Prognosis after acute myocardial infarction as predicted by CRP and clinical variables
(English)Manuscript (preprint) (Other academic)
Objective. Raised concentrations of C-reactive protein (CRP) have been reported to be strongly related to an adverse long term prognosis in patients with acute myocardial infarction (AMI). However, adjustments for possible confounders have often been incomplete. Thus the clinical usefulness of CRP to predict long term survival in absolute figures has not been clarified. The aims of this study were to examine the predictive value of baseline concentrations of CRP for mortality after adjustment for the most important clinical variables and to compare the clinical usefulness of CRP with easily available clinical variables in the prediction of long term survival.
Design. Five hundred and thirty-one patients with AMI were included. A blood sample for CRP was obtained on admission. All patients were followed for a minimum of two years and death of any cause was recorded as the study end point.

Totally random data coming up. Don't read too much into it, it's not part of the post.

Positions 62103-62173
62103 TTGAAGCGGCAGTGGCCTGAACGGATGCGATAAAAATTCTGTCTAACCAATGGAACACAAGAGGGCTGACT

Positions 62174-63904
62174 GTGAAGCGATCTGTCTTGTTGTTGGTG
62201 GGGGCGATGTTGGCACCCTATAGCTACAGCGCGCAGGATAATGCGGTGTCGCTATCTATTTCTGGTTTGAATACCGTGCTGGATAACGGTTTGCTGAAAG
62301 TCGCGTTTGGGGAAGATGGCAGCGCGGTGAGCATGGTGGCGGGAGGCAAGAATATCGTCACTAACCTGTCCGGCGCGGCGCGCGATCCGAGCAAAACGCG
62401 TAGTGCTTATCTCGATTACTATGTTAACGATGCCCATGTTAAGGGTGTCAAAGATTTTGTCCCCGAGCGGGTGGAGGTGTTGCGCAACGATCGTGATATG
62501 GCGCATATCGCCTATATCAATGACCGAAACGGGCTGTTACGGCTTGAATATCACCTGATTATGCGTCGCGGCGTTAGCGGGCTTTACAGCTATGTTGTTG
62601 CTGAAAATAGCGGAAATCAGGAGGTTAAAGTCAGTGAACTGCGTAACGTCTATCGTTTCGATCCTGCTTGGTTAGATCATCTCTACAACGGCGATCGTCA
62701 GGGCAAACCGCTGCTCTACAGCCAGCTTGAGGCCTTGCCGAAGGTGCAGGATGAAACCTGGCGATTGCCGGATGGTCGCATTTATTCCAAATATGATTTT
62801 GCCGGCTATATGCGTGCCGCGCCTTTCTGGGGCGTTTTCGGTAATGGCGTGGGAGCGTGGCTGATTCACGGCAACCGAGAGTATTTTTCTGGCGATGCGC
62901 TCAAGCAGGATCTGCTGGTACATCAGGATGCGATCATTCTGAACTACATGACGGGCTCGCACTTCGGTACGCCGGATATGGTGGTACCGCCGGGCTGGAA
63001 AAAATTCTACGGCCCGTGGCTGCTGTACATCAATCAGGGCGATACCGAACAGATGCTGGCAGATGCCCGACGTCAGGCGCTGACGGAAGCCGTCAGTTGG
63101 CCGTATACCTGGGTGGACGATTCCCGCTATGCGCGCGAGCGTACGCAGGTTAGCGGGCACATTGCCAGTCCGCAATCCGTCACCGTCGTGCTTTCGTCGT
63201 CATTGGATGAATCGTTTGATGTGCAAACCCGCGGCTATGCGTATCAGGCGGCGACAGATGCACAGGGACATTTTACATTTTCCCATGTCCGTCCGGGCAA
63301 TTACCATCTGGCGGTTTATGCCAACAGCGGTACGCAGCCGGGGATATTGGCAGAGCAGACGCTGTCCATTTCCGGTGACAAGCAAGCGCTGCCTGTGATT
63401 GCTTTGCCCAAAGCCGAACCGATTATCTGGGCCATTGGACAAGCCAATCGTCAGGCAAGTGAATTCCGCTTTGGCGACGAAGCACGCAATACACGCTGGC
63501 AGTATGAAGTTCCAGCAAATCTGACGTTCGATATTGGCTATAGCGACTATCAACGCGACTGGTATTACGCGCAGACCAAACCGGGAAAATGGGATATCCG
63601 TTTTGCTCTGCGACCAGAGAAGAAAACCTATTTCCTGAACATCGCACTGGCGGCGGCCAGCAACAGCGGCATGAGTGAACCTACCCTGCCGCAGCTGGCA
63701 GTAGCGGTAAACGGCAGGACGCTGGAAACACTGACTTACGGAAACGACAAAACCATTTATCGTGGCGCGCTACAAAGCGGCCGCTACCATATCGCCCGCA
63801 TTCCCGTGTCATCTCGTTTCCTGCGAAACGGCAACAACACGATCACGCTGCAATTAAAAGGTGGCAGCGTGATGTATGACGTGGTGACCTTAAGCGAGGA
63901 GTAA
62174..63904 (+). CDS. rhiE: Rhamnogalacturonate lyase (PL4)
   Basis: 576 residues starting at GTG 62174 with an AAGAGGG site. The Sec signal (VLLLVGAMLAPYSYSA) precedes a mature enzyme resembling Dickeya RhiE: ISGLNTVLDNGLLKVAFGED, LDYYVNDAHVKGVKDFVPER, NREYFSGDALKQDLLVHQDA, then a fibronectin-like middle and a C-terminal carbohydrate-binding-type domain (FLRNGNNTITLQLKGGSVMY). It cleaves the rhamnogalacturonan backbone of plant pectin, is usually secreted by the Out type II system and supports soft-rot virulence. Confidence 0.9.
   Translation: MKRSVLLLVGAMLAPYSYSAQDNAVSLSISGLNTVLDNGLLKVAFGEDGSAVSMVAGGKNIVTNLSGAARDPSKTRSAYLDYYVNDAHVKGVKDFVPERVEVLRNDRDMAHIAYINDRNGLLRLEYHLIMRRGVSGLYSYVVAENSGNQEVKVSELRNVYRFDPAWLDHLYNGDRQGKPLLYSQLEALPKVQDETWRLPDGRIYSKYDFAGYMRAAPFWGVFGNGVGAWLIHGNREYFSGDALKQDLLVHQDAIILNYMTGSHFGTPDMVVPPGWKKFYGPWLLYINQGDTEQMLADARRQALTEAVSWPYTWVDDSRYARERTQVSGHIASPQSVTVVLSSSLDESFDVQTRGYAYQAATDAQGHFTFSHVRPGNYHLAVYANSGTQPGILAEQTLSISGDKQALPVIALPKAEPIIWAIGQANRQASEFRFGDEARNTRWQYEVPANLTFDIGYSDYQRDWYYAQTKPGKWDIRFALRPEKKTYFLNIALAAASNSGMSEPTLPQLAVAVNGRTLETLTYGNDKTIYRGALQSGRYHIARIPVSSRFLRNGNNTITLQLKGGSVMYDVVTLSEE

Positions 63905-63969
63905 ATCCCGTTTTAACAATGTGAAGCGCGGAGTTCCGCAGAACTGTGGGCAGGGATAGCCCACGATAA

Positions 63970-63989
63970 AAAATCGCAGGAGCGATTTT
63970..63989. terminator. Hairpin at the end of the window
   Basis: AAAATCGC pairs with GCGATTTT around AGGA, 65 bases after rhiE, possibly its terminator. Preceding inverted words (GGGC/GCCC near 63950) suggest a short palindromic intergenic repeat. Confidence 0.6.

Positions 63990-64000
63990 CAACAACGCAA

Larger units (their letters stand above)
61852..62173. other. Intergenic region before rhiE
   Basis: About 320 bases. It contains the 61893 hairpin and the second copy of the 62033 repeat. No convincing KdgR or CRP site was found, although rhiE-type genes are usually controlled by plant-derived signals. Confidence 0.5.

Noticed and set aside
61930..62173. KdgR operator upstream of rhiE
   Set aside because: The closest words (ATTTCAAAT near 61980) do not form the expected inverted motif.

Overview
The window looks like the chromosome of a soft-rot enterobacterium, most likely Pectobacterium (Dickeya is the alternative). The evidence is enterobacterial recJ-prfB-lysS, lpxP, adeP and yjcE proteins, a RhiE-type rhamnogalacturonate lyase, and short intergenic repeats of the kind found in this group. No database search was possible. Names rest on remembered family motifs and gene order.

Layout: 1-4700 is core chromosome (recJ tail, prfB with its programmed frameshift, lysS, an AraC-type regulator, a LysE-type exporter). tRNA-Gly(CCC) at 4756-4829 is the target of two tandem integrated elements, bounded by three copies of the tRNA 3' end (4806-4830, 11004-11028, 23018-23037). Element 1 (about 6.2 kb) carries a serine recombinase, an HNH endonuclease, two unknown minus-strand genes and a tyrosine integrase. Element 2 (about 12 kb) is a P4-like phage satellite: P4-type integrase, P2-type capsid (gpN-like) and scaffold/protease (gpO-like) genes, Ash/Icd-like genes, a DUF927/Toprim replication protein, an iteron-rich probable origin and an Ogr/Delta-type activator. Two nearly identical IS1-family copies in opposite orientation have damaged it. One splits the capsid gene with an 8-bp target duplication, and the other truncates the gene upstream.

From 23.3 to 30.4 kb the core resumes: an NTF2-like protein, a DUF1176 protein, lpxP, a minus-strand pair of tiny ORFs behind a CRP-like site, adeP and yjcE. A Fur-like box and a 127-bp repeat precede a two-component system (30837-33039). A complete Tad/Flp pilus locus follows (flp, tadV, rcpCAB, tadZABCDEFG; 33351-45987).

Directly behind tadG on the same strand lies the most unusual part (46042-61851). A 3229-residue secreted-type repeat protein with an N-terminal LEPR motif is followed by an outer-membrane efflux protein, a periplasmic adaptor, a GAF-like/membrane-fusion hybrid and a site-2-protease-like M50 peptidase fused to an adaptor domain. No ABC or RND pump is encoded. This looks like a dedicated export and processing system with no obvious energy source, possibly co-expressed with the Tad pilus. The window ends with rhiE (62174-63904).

Results. In logistic regression analysis the interaction term age by Killip class > 1 and the variables glomerular filtration rate, intervention and atrial fibrillation were retained. The resulting model correctly predicted death or not in 82% of the patients. CRP did not contribute to the final model.
Conclusions. An elevated C-reactive protein concentration is reported to be associated with death in patients with AMI, but the association is absent after adjustment for an important interaction among the variables in the model. CRP has no value beyond clinical variables in predicting death after AMI.
C-reactive protein, Myocardial infarction, Prognosis, Death
Cardiac and Cardiovascular Systems
Research subject Medicine
IdentifiersURN: urn:nbn:se:umu:diva-32518OAI: oai:DiVA.org:umu-32518DiVA: diva2:303931